15 November 2018
Breaking News
Friday, 25 May 2018 09:00

CICOD unveils multi-million climate change challenge project

Written by  Steve Chirombo
Chikwawa DADO making his opening remarks during CICOD training...Pic by Steve Chirombo Chikwawa DADO making his opening remarks during CICOD training...Pic by Steve Chirombo

Chikwawa, May 25: Effects of climate change in Chikwawa should be history particularly for the people of Traditional Authority Ngowe as Circle for Integrated Community Development (CICOD) has unveiled a three year Climate Change Adaptation and Mitigation (CCAM) project.

The revelation was made Thursday at the end of one day training CICOD organized for district stakeholders at Kukhala Motel in Nchalo in the district.

Speaking to Malawi News Agency (Mana), CICOD’s Programmes Manager, Edward Thole said the K130, 000, 000 funded project aims to enhance the climate change resilience and capacity of the poor, marginalized and vulnerable people affected by climate change related disasters to secure and sustainable livelihoods.

“We called for the meeting to orient partners such as government as well as the communities on top of our staff. We have Traditional Authority Ngowe as our impact area where we will be implementing climate challenge program in the next three years,” he said.

Thole pointed out that, “Basically, the approach is to engage the community to be able to come up with interventions they feel can be implemented especially issues revolving around access to water, food and energy,” he added.

Thole said considering that maize remains the country’s staple food, the project (CCAM) would strive to ensure that there is crop diversification so that people do not only depend on maize but that they also have other crop varieties especially those that could withstand harsh climatic conditions.

He said at the end of the training, it was expected that the two teams of CICOD and government would work together to take the communities through a process of empowerment so that the communities were able to identify the solutions to the climate change challenge they were facing and implementation of such solutions.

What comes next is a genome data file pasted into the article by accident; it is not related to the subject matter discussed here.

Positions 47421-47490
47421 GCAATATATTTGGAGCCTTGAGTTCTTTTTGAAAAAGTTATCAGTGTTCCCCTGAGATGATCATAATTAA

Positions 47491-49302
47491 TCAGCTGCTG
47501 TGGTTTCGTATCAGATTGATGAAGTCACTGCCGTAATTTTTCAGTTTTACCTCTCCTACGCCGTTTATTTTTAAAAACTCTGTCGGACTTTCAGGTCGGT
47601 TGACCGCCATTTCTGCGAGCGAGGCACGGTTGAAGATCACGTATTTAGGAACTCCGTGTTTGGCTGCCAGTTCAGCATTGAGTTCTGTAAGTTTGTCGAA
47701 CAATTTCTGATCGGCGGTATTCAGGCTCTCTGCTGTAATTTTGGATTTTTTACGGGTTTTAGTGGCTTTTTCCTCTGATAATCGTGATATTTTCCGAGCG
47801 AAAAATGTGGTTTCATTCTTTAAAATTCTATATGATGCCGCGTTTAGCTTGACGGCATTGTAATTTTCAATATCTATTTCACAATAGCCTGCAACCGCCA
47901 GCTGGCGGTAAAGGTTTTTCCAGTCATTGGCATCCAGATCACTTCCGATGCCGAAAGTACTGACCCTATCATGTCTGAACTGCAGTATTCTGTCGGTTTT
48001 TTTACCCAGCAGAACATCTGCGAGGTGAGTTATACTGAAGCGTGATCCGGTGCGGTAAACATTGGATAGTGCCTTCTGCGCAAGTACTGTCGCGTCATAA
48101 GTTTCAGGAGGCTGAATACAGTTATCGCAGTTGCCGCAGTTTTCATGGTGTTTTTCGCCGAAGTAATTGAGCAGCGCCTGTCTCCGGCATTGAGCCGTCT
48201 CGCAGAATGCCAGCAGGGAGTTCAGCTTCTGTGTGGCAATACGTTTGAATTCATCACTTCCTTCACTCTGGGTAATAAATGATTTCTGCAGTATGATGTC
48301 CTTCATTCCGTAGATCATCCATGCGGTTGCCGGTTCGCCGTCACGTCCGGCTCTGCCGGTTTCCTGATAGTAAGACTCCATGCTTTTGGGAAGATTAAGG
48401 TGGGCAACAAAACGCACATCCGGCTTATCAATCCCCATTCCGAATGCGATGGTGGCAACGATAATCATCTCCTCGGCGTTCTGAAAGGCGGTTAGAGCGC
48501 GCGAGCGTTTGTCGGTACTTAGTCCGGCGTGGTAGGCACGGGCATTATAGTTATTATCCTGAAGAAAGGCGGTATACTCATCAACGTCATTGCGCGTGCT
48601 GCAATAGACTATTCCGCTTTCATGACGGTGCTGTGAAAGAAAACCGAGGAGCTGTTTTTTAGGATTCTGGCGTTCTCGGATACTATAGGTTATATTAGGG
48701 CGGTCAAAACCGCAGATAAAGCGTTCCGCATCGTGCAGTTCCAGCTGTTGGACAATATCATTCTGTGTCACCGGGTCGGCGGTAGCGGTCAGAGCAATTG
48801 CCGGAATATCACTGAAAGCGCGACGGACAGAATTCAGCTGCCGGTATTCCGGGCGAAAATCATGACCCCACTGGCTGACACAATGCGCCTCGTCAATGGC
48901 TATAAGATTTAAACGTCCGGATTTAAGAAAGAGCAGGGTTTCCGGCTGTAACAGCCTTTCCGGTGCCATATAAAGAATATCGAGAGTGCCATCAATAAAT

Chikwawa District Agriculture Development Officer (DADO), James Chikoya said previously when climate favoured farmers, there was water flowing in the rivers, good vegetation but now most of these have dried up.

He called on people to actively participate in the project so that communities experience a change in their livelihoods.

“Climate change continues to give us headache than benefits. It is a serious issue both at national and household level. Climate change has affected several things in our lives. For example, the way, crops have been fairing in the fields, flow of water in rivers and the vegetation have been affected,” Chikoya explained.

He said it was quite pathetic that due to the effects of climate change, one hectare of land could produce four bags of maize equivalent to 200kgs for the only staple food in the district.

“If we change the usual way of doing our farming and at least prioritize improved crop variety, we may be able to produce between 1200 and 1500kgs on the same size of land. Hybrid kind of crops would produce about 5000kgs but we can have 2000kgs due to the effects of climate change,” the (DADO) pointed out.

The project in Malawi is being funded by the Scottish Government through Trocaire.

Features

Treating child marriage as defilement

 Treating child marriage as defilement

Blantyre, November 13: Section 81 of the Child Care, Protection and Justice Act, offers protection of children from forced marriage or betrothal whereas section 22 of the newly amended constitution restricts any person under 18 from marrying. Nonetheless, the law seems not enforced as girls as youn...